The Church has appointed March 25th as the date for celebrating the “Annunciation of the Blessed Virgin Mary”, as the Book of Common Prayer calls it. A Collect, Epistle and Gospel are provided for this day, which is intended to be observed with a Eucharist.
The event thus commemorated is, of course, the announcement by God through the Archangel Gabriel to the young girl, Mary, that she had been chosen to bear a child that would be called “Son of The Highest,” and “the Son of God.” From this announcement and the indivisible nature of Jesus Christ as both Man and God came the Church’s decision at the third Ecumenical Council at Ephesus in A.D. 431 to recognize Mary as Theotokos, the “God-Bearer”. It is thus the account of Gabriel’s salutation, as given in St. Luke’s Gospel, combined with the decision of the Council at Ephesus, which has given us the Ave Maria, or “Hail Mary”, used as a devotional prayer.
The principal significance of the Feast of the Annunciation lies rather more in its statement of the nature of Jesus as the Incarnation of God, than in the role of Mary. But the story does convey a striking and beautiful lesson in humility and obedience. God chose Mary to bear his Son. But she had the choice of refusal. She was bewildered and awestruck. Nevertheless, she submitted herself unhesitatingly to God’s will: “Behold the handmaid of the Lord, be it unto me according to thy word”.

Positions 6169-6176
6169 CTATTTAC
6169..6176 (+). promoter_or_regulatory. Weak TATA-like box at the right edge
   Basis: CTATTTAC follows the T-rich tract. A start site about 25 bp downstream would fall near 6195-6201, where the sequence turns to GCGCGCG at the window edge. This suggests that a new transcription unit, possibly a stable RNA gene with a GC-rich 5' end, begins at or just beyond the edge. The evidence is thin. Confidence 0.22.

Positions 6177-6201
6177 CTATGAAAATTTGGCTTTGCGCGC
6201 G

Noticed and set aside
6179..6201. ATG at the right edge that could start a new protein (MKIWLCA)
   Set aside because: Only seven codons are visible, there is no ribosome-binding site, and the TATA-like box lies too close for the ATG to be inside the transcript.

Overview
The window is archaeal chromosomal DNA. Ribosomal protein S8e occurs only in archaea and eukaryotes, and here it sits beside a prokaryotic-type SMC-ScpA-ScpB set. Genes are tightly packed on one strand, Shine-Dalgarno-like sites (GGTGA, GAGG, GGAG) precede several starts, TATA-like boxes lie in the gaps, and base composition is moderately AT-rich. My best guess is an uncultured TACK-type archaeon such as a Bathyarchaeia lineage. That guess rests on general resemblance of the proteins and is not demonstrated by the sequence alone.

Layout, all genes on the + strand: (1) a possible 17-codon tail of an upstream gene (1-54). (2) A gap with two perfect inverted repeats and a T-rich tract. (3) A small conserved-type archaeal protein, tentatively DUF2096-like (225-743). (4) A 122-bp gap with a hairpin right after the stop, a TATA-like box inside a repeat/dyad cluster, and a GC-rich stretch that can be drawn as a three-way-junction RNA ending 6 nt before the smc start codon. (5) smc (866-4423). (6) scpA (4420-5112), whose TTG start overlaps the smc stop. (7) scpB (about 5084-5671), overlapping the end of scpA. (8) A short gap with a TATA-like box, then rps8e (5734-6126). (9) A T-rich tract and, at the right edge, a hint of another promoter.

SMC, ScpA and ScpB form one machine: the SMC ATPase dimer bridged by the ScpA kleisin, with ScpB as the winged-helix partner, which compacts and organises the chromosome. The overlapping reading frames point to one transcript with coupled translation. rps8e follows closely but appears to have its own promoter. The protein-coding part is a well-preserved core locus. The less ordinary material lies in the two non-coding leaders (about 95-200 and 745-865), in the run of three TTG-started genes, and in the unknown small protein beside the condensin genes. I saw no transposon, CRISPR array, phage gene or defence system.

Saint Mary is unduly neglected by many Anglicans. Her choice by God to be the bearer of the God-Man sets her apart in a special place of honor, separate from and above that of any other saint. Her life was blameless. Her motherhood, as far as we know it, was perfect. Her understanding of and devotion to her Son was as complete as was possible for a human mother. She merits our full love and veneration. Her prayers on our behalf must powerfully ascend to the throne of God.
In some parts of the Church Catholic, an exaggerated and extreme cult has developed around the name of this blessed Saint. Anglicanism demands that we respect her and give her primacy of honor among the saints but Anglicanism has never accepted as revealed doctrine some of the extremes accepted elsewhere. An Anglican is free to believe or not to believe that Mary was ever-virgin; Scriptural evidence may be read in different ways in this matter. An Anglican is free to believe or not to believe that Mary was bodily assumed into heaven; there is no Scriptural evidence that she was so assumed. Anglicanism is silent on the contention that Mary was herself immaculately conceived, so as to be free of all original sin; there is no Scriptural evidence whatever on this point. And Anglicanism does not accept Mary as a mediatrix for us; the Prayer for the Whole State of Christ’s Church ends in the name of Jesus Christ, “our only Mediator and Advocate”.
For an Anglican, nothing more needs to be believed but what is clearly set forth in the Holy Scriptures, that Mary was a Virgin, honored by God over all other women of all times, by being chosen to bear the Son of God. This is more than ample reason to pay her great respect and honor, without inordinate extremism but also without apology and without stint.